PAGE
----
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Consequences in AH: How the Scottish Liberal Democrats caused Brexit

By Tom Anderson


When dramatic political events take place, it is common for analysts to speculate on just what sowed the seeds for them. When the world economy crashed in 2008, some people were keen to identify the trigger as being the election of a particular politician or a particular policy passed. Usually, of course, there are a great number of causes, and it is very possible to trace these back years, decades, centuries. One can relate wars that break out today to borders that were drawn five hundred years ago. At some point, trying to ascertain ‘whose fault’ something was becomes a tad futile—but an interesting historical party game.

In June 2016 the people of the United Kingdom voted in a referendum to leave the European Union, a supranational body of which the UK had been a member since its creation in 1993, and of its precursor the European Community since 1973. This decision has dominated British politics from then until the present, and is likely to continue to do so in future, as the precise outcome remains a matter of political contention.


Naturally, those who opposed that decision have been keen to point the finger at specific triggers for that cause, be it the alleged charisma of Nigel Farage, the specific foreign and domestic policies of the Cameron or Blair governments, or many other things—usually rather more recent than the long history of exceptionalist British Euroscepticism would imply. To my mind, the important question is not why the people of the UK voted to leave the EU, but why they were ever given the choice in the first place—considering that on multiple occasions (1993, 2004, 2009, etc.) British governments had ruled out related referendums implicitly out of fear that the pro-European side would lose. The remarkable thing about 2016 is that a number of very specific dominoes had to fall in a very specific way for a referendum to become inevitable.

Oddly enough, it is possible to trace back the conditions for the referendum to decisions made in Scotland—which we are frequently told is now the most Remain-voting part of the UK (in sharp contrast to the earlier 1975 EEC membership referendum), by the local Liberal Democrats—who have based their return to politics after the disaster of the 2015 election solely on their stark commitment to a continuity Remain position in the aftermath of the referendum. Yet, strangely enough, it was choices made by the Scottish Lib Dems that led to the 2016 vote.

To understand this, we must rewind thirteen years before the referendum vote. In May 2003, Scots went to the polls to elect a Scottish Parliament for only the second time (in its modern form). This institution itself owes its existence to a contentious history of referendums, so we could trace back causality even further(!)

When Winnie Ewing won Hamilton for the Scottish National Party in a shock by-election result in 1967, the Labour Government in Westminster set up the Kilbrandon Commission to respond to apparently growing pro-independence sentiment in Scotland. This was exacerbated by the discovery of North Sea Oil in the 1970s, successfully capitalised upon by the SNP who argued ‘It’s Scotland’s Oil’. The SNP had a major parliamentary breakthrough in the two indecisive general elections of 1974 as a result. (In the 1975 EEC referendum the SNP campaigned for the UK to leave the EEC, in sharp contrast to the party’s modern incarnation’s behaviour, but likely hoping for a similarly split vote between Scotland and England—just the other way around). In 1977 Jim Callaghan’s Labour Government, limping on with a tiny and shaky majority, introduced the Scotland Bill to establish a Scottish Assembly, to be confirmed by referendum in 1979. This was, however, opposed by many who saw it as the backdoor to dismantling the Union, and a turnout requirement was added in an amendment which stated that Yes must be endorsed by 40% of the total electorate in Scotland, rather than just a simple majority.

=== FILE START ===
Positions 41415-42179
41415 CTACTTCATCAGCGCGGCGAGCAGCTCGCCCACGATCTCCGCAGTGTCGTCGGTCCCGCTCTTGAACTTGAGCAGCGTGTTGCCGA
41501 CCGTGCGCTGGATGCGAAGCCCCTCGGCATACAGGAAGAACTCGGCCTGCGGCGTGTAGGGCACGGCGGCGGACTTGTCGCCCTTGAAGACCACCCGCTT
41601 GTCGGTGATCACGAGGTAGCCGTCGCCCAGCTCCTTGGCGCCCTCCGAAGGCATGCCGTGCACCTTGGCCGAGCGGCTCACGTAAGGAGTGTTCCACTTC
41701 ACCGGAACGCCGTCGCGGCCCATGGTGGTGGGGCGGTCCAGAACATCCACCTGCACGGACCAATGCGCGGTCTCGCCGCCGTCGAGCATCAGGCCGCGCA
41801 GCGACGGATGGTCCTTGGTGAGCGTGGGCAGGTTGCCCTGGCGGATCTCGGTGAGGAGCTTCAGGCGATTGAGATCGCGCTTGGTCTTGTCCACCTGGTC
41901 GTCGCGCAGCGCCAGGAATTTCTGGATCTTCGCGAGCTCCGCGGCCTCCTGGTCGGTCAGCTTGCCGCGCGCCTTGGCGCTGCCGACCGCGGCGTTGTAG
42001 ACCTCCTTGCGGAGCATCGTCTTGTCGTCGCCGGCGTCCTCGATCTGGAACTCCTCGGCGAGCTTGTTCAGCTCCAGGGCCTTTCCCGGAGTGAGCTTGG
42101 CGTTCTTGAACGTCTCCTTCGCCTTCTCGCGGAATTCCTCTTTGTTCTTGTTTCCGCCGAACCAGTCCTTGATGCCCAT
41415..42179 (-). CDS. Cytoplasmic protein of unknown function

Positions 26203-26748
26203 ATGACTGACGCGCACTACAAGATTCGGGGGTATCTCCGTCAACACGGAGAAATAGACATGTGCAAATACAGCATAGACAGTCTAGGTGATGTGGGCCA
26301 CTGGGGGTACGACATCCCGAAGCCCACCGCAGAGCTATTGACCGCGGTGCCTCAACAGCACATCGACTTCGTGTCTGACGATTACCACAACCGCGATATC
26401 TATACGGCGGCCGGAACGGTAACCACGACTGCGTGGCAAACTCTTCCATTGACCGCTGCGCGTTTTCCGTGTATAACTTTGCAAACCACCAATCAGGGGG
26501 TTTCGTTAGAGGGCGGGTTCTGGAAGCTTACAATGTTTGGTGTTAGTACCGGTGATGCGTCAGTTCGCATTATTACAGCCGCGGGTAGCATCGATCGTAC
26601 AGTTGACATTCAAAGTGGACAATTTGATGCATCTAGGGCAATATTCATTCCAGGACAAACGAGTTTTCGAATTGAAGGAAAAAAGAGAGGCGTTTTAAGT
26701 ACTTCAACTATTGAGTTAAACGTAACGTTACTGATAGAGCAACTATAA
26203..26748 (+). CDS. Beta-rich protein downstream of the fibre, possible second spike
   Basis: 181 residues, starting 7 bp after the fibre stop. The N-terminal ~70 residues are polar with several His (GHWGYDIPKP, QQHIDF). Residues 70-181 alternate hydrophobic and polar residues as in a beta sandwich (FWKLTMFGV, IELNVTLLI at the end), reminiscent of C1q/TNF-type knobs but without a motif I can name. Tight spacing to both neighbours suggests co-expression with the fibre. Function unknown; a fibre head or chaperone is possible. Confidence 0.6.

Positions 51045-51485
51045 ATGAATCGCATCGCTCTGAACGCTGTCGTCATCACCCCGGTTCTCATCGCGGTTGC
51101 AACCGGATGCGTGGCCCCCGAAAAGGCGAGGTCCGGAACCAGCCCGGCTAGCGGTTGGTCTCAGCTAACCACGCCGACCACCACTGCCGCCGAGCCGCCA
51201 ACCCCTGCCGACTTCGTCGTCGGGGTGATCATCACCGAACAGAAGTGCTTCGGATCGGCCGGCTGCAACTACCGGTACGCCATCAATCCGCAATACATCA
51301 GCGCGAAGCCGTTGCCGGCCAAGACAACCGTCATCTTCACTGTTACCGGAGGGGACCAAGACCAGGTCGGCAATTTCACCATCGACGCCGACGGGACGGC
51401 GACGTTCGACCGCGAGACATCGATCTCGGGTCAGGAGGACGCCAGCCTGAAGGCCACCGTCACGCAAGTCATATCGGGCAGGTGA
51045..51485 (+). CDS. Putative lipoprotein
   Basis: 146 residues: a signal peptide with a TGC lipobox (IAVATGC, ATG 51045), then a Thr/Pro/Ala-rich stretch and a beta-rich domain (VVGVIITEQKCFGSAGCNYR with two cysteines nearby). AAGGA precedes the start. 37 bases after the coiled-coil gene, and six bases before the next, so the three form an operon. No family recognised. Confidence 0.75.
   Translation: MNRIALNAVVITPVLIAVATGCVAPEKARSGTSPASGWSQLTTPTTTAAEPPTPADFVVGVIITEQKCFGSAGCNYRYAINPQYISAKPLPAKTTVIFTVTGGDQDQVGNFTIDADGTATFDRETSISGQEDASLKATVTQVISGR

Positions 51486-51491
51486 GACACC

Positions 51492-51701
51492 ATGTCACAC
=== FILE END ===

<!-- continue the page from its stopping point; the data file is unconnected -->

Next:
Of course, this meant it was easy for unionists to stop the process by just boycotting the polls. A relatively low turnout (by 1970s standards) of 64% produced a Yes vote of 52%, but this represented only 33% of the registered electorate. Scottish devolution was therefore halted at this point, and the understandably bitter SNP refused to support the Labour Government further. The SNP voted to topple Callaghan in a vote of no confidence called by Conservative Leader of the Opposition, Margaret Thatcher. Callaghan compared this to turkeys voting for Christmas, and indeed the SNP were reduced to just two seats at the ensuing 1979 general election—which put Thatcher in power for 11 years, and the Conservatives as a whole for 18. When Labour finally returned to power in 1997, Tony Blair passed a second Scotland Bill to establish a Scottish Parliament (not Assembly). This passed by a far more impressive 74% to 26%, albeit on an even lower turnout than the 1979 referendum, and every region in Scotland voted Yes.

It is important to be aware of this history, because affects later events. The Scottish Parliament, like the Welsh Assembly and London Assembly, were set up at a time when the Labour Government was flirting with the idea of electoral reform, and using these bodies as pilot cases. Unlike the earlier 1970s proposals, the new Scottish Parliament used a voting system described as the Additional Member System (AMS), a variation on the Mixed-Member Proportional Representation (MMP) used in Germany. Under this voting system, voters have one vote for a local MP counted under the usual first-past-the-post voting system, and a second vote for a list of party candidates taking in a larger region of the country. The regional vote is divvied out proportionately among the lists according to percentages cast for each, but then candidates are crossed off if their party already won that number of the usual first-past-the-post seats. The result has been criticised for giving ‘two types of representatives’ but it produces a more proportional (not entirely proportional) result compared to pure first-past-the post, as used at Westminster.